The use of microprocessor-based traffic signal controllers introduced in the 1960s has allowed for the development of many new strategies to make traffic signal systems more responsive to traffic conditions. Many efforts have focused on the development of real-time, adaptive control strategies. While some of these strategies have been shown to improve intersection performance, there are several factors that have limited their deployment. Some of these include substantial capital cost, complicated calibration procedures, and the reluctance of practicing engineers to deploy strategies radically different from those currently in use. Therefore, lower cost strategies that are compatible with existing infrastructure continue to be explored. This research effort is considered to be in this category. Isolated signalized intersections, which are operated by actuated type controllers, often do not allocate green time in an optimal manner when compared to the temporal distribution of arriving traffic. Current detection schemes are typically used to provide localized detection near the intersection. At isolated intersections, which do not have coordinated timing plans for allowing progression of platoons, timing decisions are based on the binary status of localized detectors. Therefore, when platoons are forced to stop to allow the passage of a few vehicles from a minor phase, excessive stops and delays are created at the intersection. The proposed strategy uses a detection device located several thousand feet upstream from the intersection from which information is processed to identify platoons. When these platoons are detected, the controller is manipulated using low-priority preemption to allow for the platoon to progress through the intersection unimpeded. This research presents a study in which the platoon accommodation strategy was shown to reduce both the percentage of stops and delays for vehicles in the platoon without significantly impacting any of the minor approaches. This system is designed to be a retrofit to existing control equipment. Since the findings were based upon the simulated traffic, an extensive evaluation was conducted comparing field-observed platooning data with data obtained from CORSIM and the Robertson platoon distribution model. To compare field data with simulation and model data, a new procedure that looked at the percentage of vehicles arriving during a specified window was developed. Those quantitative numbers were summarized in easy to visualize charts. Platoon distribution charts were developed for 1) observed field data, 2) modeled CORSIM data, and 3) theoretical models. These charts, contained in the Appendix of the report, provide a rational procedure for estimating the upper bound on the arrival type used in the Highway Capacity calculations for signalized intersection and arterials (Chapters 9 and 11). In general, the observed field platooning characteristics were similar to the simulation model, but not exact. The CORSIM simulation model tended to have more overall platoon dispersion, which would likely provide slightly conservative estimates on benefits.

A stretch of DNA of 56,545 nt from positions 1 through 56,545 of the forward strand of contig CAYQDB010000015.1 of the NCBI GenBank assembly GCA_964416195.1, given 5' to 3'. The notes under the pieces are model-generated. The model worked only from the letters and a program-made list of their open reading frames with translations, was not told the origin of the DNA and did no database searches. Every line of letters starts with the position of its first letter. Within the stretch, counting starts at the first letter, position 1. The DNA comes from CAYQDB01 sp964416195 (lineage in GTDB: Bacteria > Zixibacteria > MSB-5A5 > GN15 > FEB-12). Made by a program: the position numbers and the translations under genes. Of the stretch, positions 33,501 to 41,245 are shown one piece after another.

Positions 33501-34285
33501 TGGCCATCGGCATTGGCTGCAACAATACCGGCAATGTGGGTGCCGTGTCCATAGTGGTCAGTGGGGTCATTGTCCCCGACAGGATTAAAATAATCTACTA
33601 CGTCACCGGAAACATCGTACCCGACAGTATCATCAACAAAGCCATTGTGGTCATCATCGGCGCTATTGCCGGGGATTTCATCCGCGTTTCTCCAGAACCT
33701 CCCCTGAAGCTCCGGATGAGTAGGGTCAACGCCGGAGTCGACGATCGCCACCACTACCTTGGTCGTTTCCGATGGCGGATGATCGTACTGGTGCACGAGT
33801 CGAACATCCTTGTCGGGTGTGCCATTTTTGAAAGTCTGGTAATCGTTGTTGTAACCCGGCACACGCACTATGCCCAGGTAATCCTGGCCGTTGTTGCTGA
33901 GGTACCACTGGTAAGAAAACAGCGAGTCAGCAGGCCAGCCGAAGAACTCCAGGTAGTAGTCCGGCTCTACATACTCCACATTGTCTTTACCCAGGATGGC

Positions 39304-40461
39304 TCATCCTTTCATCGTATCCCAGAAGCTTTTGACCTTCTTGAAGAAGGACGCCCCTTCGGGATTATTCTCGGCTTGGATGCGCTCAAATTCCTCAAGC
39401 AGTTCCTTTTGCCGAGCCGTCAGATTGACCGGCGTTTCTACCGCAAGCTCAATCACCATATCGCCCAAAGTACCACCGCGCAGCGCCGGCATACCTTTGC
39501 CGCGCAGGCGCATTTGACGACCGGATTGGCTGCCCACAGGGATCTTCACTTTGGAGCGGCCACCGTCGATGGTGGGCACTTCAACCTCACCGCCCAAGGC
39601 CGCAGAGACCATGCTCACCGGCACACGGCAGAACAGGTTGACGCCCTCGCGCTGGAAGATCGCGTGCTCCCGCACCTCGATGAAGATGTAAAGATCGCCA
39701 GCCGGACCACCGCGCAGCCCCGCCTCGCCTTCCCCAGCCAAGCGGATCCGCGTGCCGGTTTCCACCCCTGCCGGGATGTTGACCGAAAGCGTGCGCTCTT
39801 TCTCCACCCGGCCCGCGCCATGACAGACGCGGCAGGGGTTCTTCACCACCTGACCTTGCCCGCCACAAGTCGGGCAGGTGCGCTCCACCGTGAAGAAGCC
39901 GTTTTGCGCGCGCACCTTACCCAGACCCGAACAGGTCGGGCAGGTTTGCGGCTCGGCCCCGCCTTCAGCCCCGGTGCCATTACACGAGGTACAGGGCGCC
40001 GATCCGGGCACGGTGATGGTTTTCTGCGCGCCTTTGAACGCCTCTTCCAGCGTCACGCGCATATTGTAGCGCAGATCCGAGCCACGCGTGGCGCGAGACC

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platoon, traffic signal controller, vehicle detection, algorithm, priority, SPR-2209

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Performing Organization

Joint Transportation Research Program

Publisher Place

West Lafayette, IN

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